You may find relief from the pain of a stomach ulcer if you:
- Choose a healthy diet. Choose a healthy diet full of fruits, especially with vitamins A and C, vegetables, and whole grains. Not eating vitamin-rich foods may make it difficult for your body to heal your ulcer.
- Consider foods containing probiotics. These include yogurt, aged cheeses, miso, and sauerkraut.
- Consider eliminating milk. Sometimes drinking milk will make your ulcer pain better, but then later cause excess acid, which increases pain. Talk to your doctor about drinking milk.
- Consider switching pain relievers. If you use pain relievers regularly, ask your doctor whether acetaminophen (Tylenol, others) may be an option for you.
- Control stress. Stress may worsen the signs and symptoms of a peptic ulcer. Consider the sources of your stress and do what you can to address the causes. Some stress is unavoidable, but you can learn to cope with stress with exercise, spending time with friends or writing in a journal.
- Don't smoke. Smoking may interfere with the protective lining of the stomach, making your stomach more susceptible to the development of an ulcer. Smoking also increases stomach acid.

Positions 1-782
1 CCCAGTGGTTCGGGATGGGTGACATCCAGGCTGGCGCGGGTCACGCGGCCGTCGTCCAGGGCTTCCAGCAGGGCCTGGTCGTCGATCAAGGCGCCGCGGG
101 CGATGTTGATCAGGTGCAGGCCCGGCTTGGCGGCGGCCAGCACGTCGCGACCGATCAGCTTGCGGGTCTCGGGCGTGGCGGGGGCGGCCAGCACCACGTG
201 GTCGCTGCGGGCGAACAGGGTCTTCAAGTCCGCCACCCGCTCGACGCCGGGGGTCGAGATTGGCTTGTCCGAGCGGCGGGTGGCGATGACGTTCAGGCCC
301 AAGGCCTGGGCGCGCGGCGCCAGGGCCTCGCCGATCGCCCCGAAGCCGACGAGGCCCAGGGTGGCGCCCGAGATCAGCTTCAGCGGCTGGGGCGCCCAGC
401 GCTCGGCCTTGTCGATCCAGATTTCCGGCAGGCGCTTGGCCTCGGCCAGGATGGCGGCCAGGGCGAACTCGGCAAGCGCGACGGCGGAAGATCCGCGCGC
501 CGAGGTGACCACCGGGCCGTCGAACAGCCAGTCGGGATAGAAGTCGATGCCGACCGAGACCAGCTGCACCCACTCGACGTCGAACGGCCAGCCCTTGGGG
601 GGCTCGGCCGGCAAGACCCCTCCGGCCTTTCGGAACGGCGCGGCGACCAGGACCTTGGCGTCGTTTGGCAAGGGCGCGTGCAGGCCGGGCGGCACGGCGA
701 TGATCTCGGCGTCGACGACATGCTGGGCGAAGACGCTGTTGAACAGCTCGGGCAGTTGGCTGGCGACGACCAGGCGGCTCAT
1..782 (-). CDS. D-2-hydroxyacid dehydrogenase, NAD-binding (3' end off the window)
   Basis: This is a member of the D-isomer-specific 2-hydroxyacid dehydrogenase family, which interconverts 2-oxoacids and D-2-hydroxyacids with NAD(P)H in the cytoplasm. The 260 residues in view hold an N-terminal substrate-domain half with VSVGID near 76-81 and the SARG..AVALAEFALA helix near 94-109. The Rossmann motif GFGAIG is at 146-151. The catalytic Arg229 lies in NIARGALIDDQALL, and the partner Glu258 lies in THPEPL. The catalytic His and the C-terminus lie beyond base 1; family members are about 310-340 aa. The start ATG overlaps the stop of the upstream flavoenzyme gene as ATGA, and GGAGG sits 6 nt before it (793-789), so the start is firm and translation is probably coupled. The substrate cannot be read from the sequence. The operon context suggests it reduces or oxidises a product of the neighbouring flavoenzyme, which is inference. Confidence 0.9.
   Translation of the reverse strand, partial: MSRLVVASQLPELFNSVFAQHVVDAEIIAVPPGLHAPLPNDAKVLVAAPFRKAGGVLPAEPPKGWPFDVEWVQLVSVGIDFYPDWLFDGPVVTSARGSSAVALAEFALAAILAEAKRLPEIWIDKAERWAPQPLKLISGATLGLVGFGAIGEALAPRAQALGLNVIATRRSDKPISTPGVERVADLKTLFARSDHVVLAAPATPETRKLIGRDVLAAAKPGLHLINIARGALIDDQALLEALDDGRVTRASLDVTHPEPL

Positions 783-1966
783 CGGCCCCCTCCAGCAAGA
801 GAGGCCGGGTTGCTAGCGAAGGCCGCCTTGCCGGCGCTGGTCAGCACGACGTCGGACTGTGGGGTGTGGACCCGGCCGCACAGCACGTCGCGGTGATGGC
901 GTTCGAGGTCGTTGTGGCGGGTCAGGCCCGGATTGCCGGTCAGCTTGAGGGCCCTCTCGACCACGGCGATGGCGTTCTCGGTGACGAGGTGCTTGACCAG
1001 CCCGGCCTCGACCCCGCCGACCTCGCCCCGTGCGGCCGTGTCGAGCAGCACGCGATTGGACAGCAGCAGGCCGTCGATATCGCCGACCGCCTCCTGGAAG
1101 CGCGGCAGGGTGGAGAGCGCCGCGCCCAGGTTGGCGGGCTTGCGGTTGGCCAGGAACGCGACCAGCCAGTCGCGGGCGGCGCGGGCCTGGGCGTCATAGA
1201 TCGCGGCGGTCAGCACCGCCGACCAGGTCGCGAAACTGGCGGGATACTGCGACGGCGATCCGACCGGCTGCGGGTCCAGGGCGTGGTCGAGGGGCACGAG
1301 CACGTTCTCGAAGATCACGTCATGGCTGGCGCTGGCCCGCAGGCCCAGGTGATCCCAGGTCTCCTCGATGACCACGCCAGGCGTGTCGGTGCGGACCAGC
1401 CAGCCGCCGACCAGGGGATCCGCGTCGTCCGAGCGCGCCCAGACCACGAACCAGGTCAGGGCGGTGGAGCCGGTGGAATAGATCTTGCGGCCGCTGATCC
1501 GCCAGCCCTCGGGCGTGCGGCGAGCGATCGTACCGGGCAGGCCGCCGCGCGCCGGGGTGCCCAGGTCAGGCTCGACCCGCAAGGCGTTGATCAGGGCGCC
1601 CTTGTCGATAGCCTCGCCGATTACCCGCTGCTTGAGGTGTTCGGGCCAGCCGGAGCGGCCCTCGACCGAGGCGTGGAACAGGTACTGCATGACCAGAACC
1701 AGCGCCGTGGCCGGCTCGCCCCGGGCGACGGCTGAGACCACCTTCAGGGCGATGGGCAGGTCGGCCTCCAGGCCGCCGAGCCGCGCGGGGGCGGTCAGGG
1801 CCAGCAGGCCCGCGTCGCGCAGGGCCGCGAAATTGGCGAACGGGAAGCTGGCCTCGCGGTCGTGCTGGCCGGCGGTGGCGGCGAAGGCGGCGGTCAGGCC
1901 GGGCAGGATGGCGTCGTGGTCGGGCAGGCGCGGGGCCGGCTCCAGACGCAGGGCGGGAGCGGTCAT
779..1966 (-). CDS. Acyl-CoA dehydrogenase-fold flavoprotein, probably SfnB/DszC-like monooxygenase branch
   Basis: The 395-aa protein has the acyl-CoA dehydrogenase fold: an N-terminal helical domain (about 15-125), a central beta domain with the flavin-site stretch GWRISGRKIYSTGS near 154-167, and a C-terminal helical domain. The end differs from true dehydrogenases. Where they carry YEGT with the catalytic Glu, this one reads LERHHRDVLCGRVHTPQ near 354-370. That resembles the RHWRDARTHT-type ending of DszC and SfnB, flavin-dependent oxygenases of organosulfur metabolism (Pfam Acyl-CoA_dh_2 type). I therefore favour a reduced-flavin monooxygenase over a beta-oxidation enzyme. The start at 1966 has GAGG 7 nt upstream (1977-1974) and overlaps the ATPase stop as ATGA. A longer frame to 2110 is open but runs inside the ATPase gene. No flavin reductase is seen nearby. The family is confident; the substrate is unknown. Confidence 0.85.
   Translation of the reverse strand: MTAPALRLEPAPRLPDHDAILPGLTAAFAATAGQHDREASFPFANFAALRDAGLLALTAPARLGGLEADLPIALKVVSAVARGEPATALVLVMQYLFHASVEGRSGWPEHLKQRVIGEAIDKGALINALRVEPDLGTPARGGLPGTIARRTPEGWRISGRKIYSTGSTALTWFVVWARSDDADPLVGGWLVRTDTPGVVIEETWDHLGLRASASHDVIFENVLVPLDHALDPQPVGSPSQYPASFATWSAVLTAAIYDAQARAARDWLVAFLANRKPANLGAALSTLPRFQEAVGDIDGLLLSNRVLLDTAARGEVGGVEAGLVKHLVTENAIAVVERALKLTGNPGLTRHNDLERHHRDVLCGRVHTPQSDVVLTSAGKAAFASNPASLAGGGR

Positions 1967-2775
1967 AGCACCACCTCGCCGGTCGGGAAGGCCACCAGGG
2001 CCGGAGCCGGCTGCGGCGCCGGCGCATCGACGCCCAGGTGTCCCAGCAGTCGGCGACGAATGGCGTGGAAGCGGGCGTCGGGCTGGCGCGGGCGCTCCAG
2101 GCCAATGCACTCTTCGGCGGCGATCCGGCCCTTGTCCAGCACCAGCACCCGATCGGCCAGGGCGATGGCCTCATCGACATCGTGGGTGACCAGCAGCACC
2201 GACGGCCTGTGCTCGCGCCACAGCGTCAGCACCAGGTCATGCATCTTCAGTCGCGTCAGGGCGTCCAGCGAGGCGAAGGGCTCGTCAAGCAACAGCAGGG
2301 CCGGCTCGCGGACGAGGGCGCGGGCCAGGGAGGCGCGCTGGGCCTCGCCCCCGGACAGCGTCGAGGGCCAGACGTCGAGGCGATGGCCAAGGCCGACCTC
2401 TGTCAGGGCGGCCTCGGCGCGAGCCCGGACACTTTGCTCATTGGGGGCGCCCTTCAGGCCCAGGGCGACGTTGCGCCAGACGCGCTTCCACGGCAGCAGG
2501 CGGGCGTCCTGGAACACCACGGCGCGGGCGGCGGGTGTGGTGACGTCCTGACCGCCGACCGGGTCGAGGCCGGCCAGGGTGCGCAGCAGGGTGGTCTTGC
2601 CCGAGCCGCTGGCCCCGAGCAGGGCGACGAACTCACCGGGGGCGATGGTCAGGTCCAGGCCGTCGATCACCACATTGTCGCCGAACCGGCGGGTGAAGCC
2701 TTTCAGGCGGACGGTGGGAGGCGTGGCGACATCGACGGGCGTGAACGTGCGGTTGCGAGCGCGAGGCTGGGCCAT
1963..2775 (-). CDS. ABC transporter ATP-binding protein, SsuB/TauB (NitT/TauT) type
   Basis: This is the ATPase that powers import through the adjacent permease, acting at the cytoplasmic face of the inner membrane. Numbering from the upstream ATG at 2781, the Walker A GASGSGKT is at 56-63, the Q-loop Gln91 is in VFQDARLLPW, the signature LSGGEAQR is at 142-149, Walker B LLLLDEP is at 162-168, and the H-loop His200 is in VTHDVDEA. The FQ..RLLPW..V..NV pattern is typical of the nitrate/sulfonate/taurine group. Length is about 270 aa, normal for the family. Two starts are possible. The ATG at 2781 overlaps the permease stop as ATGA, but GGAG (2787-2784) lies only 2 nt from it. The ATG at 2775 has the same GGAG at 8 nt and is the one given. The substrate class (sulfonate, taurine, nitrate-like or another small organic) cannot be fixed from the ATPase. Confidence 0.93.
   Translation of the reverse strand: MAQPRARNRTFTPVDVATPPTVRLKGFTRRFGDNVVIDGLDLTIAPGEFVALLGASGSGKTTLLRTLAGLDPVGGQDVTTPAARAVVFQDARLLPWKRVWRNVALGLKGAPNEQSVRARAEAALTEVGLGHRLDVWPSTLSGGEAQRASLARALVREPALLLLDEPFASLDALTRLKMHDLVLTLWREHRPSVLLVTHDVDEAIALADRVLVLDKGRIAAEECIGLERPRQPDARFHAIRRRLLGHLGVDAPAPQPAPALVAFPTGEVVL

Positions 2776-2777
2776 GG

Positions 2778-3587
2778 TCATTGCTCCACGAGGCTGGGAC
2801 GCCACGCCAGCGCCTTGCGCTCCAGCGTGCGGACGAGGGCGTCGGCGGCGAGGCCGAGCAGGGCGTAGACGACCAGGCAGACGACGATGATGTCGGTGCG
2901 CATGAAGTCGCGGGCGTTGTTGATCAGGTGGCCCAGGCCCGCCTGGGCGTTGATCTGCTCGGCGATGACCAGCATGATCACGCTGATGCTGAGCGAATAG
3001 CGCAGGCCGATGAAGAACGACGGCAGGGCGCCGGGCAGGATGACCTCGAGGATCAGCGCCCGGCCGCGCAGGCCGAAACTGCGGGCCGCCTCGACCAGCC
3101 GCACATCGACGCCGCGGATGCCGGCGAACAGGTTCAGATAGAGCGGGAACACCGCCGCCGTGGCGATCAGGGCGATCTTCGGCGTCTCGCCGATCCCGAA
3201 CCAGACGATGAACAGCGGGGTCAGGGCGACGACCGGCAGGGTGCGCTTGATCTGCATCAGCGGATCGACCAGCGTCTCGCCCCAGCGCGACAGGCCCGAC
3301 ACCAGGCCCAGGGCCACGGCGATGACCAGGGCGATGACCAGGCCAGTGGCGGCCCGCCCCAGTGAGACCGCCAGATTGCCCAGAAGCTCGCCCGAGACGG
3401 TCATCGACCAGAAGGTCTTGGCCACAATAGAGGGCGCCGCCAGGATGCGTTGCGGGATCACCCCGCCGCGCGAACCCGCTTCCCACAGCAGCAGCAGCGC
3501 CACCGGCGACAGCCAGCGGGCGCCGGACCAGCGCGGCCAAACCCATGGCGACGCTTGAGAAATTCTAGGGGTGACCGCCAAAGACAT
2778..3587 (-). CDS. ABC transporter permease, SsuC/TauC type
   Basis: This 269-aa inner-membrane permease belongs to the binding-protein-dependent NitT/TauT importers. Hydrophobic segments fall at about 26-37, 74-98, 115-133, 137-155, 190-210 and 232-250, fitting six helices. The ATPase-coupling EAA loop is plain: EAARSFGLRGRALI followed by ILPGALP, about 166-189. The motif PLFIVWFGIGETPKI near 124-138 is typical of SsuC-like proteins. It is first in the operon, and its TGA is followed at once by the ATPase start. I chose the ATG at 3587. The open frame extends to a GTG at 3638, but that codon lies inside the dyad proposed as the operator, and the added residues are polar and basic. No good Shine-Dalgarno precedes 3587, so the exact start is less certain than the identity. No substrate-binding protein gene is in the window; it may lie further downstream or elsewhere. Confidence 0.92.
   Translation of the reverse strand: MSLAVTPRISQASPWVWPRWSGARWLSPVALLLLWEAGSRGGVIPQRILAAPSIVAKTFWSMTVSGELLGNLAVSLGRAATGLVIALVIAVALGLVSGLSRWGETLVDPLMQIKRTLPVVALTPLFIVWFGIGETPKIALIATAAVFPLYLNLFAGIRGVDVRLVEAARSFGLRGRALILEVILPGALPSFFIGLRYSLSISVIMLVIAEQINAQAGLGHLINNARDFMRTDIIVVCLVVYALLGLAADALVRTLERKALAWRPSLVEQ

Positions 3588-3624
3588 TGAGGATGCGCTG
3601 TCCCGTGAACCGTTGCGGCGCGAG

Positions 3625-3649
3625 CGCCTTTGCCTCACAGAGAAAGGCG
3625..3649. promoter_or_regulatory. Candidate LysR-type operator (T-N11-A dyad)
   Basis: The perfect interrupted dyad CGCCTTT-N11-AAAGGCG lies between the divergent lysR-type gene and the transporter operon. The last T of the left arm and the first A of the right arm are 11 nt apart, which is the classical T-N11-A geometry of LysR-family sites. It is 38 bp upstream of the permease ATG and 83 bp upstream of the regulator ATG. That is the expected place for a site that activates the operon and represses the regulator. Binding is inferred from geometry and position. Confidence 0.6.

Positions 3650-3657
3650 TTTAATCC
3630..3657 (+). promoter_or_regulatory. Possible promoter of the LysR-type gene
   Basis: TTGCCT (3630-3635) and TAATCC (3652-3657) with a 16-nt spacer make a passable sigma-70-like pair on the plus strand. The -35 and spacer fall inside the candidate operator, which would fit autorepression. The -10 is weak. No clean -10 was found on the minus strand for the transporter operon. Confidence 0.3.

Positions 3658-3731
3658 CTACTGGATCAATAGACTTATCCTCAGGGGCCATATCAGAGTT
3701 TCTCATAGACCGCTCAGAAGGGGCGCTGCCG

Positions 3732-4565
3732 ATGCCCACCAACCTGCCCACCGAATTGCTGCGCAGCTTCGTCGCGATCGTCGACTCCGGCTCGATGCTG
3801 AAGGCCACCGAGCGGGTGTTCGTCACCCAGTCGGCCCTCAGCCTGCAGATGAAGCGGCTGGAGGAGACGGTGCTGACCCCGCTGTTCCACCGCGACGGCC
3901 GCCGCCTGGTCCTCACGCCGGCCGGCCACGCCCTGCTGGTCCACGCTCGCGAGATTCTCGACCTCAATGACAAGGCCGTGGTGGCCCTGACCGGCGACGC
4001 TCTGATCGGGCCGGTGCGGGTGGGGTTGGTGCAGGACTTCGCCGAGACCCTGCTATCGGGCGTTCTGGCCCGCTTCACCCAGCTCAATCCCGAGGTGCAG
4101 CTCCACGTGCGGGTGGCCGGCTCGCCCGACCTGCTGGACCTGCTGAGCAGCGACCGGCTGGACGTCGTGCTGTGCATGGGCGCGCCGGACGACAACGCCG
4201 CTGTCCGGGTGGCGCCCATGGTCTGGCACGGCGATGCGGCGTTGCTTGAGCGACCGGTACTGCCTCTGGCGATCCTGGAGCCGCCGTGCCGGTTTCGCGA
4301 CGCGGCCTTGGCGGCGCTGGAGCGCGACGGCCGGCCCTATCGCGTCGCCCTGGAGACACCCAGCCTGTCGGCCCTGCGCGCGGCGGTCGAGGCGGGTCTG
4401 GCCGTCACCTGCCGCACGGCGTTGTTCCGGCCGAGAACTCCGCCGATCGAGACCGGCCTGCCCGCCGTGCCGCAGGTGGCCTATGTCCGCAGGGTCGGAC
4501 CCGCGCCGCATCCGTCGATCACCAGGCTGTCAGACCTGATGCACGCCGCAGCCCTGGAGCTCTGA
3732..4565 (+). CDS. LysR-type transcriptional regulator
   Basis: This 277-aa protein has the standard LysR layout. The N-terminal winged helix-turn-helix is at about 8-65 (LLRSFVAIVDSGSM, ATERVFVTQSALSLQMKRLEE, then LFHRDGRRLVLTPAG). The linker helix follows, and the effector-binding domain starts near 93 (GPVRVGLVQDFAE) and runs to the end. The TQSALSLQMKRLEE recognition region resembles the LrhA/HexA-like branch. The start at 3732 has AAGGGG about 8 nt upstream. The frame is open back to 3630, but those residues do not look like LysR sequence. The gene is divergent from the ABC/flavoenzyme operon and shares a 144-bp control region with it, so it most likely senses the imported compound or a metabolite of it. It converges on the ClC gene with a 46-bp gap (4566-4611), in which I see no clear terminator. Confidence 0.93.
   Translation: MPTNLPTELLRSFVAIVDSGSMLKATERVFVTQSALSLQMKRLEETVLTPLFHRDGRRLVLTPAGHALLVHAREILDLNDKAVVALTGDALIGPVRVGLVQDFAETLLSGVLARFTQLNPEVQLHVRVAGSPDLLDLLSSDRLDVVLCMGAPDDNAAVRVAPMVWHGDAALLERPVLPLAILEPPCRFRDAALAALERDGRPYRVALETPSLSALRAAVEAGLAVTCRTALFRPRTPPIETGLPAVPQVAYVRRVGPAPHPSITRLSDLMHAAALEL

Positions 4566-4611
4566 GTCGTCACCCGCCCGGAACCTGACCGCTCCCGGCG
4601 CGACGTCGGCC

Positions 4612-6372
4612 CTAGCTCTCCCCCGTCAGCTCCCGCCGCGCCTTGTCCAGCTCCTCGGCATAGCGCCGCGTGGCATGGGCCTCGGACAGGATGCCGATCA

- Limit or avoid alcohol. Excessive use of alcohol can irritate and erode the mucous lining in your stomach and intestines, causing inflammation and bleeding.
- Try to get enough sleep. Sleep can help your immune system, and therefore counter stress. Also, avoid eating shortly before bedtime.
You may reduce your risk of peptic ulcer if you follow the same strategies recommended as home remedies to treat ulcers. It may also be helpful to:
Protect yourself from infections. It's not clear just how H. pylori spreads, but there's some evidence that it could be transmitted from person to person or through food and water.
You can take steps to protect yourself from infections, such as H. pylori, by frequently washing your hands with soap and water and by eating foods that have been cooked completely.
Use caution with pain relievers. If you regularly use pain relievers that increase your risk of peptic ulcer, take steps to reduce your risk of stomach problems. For instance, take your medication with meals.
Work with your doctor to find the lowest dose possible that still gives you pain relief. Avoid drinking alcohol when taking your medication, since the two can combine to increase your risk of stomach upset.
If you need to take a pain medication associated with ulcers, you may need to also take additional medications such as an antacid, a PPI, an acid blocker or cytoprotective agent.